As already mentioned, the most damage any user could do is pretty much what they could already do using the built-in console in any of the major browsers. However, if you wanted to restrict the user to using `Math`

properties/methods, you could write a simple regex to handle this for you. Something like this should work:

```
function mathEval (exp) {
var reg = /(?:[a-z$_][a-z0-9$_]*)|(?:[;={}\[\]"'!&<>^\\?:])/ig,
valid = true;
// Detect valid JS identifier names and replace them
exp = exp.replace(reg, function ($0) {
// If the name is a direct member of Math, allow
if (Math.hasOwnProperty($0))
return "Math."+$0;
// Otherwise the expression is invalid
else
valid = false;
});
// Don't eval if our replace function flagged as invalid
if (!valid)
alert("Invalid arithmetic expression");
else
try { alert(eval(exp)); } catch (e) { alert("Invalid arithmetic expression"); };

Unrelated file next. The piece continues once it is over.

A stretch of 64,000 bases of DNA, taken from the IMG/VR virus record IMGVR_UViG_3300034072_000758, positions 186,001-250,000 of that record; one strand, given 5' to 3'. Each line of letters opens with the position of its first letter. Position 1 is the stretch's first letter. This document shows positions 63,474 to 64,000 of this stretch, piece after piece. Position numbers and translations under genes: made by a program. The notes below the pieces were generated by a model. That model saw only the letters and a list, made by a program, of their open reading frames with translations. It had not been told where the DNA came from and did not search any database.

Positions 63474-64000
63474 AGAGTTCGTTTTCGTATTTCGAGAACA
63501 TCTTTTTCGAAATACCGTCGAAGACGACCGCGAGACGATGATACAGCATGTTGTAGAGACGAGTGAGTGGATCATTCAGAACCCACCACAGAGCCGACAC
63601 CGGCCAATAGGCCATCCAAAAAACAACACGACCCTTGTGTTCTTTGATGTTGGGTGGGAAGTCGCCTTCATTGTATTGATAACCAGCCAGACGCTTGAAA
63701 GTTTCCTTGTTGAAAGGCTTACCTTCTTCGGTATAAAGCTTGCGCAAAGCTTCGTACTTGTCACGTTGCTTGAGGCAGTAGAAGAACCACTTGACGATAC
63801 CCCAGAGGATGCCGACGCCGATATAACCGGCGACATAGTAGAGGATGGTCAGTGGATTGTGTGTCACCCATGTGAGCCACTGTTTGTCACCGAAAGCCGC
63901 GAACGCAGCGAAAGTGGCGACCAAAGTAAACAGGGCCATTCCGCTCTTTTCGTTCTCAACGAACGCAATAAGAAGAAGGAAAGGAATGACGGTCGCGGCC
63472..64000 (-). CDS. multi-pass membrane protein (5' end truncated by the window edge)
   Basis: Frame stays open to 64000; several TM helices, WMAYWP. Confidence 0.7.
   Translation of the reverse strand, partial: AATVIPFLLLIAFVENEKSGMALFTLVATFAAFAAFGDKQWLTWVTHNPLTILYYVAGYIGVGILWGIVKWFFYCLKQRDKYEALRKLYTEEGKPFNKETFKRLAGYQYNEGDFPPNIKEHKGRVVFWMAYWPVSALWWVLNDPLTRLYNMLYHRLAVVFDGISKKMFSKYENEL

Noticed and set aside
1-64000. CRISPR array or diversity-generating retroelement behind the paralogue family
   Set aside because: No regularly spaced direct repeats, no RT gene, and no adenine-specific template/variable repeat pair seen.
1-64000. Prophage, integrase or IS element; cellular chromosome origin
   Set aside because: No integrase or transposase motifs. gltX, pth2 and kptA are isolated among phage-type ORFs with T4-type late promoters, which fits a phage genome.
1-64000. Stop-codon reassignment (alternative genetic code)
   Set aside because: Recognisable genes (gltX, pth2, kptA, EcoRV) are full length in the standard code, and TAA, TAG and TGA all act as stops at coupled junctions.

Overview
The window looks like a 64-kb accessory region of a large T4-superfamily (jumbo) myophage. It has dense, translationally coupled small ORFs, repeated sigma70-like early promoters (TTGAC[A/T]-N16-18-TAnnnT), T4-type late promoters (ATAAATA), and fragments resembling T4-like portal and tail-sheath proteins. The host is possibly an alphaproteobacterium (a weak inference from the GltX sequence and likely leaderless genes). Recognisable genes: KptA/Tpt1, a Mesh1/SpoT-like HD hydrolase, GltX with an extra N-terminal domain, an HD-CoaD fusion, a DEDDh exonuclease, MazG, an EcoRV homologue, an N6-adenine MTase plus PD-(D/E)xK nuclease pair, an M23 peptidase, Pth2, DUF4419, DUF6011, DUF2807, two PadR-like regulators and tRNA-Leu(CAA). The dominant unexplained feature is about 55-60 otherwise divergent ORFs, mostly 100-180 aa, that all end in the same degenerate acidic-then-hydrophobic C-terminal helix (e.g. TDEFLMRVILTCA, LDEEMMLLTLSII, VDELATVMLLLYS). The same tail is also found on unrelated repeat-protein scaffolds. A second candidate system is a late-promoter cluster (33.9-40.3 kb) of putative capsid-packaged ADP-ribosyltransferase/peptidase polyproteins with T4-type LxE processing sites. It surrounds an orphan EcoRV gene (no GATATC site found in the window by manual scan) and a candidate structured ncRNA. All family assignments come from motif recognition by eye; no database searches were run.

}
```

I realize you didn't want to use `eval`

for security reasons, but the regex should make it pretty safe as it rules out any words that aren't *direct* properties of the `Math`

object and most non-math JS operators, including the assignment operator (`=`

) and binary operators. The harder method would be writing a tokenizer to parse the mathematical expression, because it's not a regular language.

Feel free to try and break the working example I wrote, if you can or if you notice a problem, leave a comment and I'll see what I can do to fix it.

Note: Yi Jiang mentioned

in JavaScript chat that it might also be useful to allow lower case for things like

`Math.PI`

. If that's the case, you could just add the following

`else if`

statement in the replacement function:

```
else if (Math.hasOwnProperty($0.toUpperCase())
return "Math."+$0.toUpperCase();
```

Add it between the `if`

and `else`

statement (example).